Undoubtedly one of the most respected guitarists on the planet, Eric Johnson kicked off his solo career as the leader of the Eric Johnson Group in the late 1970s.

While still a working session musician—his early credits include Carole King, Christopher Cross and Cat Stevens—the Austin native's first studio effort was 1978's Seven Worlds. Less than a decade later, Johnson received his first Grammy nod, as "Zap" was nominated for Best Rock Instrumental Performance in 1987.

Ah Via Musicom (1990), however, was his first taste of mainstream acceptance as the Capitol Records-released album sold platinum and its track "Cliffs of Dover" won a Grammy.

The Nineties brought another acclaimed album for Johnson, 1996's Venus Isle, which charted in the U.S. and Japan. The same year Venus Isle hit stores, Johnson won over plenty of new fans as a featured player on the inaugural G3 tour; the home video of this tour sold platinum. Just a few years later, Martin Guitars would release a limited-edition Eric Johnson Signature MC-40 model that built to his specifications. Since then, Fender has put out an Eric Johnson Signature Fender Strat, and Roland has issued the Eric Johnson Tone Capsule[1].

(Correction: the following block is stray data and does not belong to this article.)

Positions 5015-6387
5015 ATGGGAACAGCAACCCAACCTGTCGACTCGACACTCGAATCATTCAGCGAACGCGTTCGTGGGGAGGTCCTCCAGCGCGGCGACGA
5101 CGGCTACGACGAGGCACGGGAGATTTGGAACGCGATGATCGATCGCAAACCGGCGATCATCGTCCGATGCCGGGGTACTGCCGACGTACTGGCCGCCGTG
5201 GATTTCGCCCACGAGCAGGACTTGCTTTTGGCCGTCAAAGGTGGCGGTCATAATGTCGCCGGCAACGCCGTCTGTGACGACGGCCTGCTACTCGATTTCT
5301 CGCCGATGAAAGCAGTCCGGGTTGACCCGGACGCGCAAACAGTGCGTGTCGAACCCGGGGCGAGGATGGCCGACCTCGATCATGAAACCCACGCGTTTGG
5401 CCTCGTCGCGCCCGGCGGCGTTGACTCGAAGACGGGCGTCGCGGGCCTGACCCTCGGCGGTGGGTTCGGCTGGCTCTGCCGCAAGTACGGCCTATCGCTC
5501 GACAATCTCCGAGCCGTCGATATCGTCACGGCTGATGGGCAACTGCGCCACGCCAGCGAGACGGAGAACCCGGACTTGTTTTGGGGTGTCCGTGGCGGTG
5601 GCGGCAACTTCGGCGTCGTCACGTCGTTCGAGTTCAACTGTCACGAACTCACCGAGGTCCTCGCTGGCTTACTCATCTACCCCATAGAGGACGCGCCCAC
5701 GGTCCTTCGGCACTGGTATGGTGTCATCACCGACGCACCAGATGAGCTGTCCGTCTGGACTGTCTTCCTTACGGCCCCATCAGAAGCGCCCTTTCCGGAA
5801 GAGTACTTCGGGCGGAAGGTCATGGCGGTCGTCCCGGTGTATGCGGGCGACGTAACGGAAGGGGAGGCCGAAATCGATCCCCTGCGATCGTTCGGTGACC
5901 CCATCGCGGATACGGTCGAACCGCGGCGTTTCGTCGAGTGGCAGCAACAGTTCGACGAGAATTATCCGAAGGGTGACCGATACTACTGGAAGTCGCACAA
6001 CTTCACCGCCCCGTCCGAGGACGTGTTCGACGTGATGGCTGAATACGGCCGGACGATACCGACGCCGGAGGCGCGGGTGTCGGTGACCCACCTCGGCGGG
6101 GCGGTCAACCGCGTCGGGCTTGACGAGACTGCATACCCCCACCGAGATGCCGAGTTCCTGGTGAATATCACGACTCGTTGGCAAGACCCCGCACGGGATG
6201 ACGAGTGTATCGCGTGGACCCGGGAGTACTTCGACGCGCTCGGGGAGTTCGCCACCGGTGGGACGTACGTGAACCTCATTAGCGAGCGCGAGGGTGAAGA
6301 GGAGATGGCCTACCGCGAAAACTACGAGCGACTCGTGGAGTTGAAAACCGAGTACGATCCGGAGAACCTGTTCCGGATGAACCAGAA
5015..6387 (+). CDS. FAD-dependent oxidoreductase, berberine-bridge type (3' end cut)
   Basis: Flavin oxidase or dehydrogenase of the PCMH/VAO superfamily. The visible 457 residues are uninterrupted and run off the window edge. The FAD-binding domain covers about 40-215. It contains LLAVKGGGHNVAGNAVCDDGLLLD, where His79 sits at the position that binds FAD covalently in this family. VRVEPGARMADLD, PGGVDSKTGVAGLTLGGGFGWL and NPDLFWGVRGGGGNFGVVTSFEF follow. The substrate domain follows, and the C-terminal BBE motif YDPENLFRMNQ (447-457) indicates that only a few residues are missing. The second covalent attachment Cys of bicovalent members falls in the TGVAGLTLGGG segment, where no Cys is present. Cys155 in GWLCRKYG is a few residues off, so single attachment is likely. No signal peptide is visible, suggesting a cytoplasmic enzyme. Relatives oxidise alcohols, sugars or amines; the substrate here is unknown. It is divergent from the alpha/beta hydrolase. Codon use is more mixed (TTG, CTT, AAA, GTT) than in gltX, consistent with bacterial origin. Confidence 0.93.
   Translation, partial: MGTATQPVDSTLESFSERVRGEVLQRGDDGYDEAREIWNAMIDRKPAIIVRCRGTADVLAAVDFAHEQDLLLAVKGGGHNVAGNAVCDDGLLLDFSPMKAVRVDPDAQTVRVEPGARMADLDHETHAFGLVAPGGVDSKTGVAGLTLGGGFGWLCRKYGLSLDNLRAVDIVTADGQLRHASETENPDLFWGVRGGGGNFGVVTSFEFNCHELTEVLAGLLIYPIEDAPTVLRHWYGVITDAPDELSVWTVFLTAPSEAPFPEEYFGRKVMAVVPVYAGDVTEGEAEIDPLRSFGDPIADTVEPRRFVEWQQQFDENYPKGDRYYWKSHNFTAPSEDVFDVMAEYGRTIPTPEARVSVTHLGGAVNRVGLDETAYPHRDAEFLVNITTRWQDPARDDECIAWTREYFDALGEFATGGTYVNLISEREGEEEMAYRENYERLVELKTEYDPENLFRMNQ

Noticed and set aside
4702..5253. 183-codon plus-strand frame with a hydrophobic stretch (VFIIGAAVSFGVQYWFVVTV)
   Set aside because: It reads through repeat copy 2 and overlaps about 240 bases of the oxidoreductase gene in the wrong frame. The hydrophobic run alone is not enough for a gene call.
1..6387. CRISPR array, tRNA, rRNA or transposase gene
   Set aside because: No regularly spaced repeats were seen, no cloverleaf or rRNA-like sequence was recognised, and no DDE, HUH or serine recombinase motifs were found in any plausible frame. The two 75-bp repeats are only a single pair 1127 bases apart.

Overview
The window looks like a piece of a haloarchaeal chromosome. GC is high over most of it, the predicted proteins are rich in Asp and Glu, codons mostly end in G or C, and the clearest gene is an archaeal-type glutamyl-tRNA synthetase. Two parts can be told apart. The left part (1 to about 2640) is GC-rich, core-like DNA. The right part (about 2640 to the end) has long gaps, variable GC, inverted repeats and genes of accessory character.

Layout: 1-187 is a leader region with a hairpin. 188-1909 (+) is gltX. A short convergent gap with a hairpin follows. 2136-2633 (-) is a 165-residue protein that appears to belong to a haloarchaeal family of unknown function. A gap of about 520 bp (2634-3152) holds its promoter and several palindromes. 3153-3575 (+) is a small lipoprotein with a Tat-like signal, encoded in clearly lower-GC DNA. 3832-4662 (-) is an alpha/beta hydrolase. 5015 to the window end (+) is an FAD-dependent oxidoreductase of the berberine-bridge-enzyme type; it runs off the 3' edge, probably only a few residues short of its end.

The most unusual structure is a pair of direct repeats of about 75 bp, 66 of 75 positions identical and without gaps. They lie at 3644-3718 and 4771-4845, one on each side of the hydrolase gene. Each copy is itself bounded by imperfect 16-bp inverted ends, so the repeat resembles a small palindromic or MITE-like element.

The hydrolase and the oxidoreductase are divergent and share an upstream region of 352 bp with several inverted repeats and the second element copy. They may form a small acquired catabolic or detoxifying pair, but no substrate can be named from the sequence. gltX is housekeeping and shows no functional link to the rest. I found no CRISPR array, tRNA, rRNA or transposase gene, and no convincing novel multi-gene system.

In support of Johnson’s latest studio effort, 2016’s EJ, he's now on the road. GuitarWorld.com recently caught up with him to talk EJ, signature gear and training. More info can be found at ericjohnson.com[2].

Is there something you wish more people knew about Eric Johnson?
There’s a more mixed bag of music coming up on the horizon.

I’ve read that you started playing guitar when you were 11, and joined your first band at 15. How instrumental were lessons and formal

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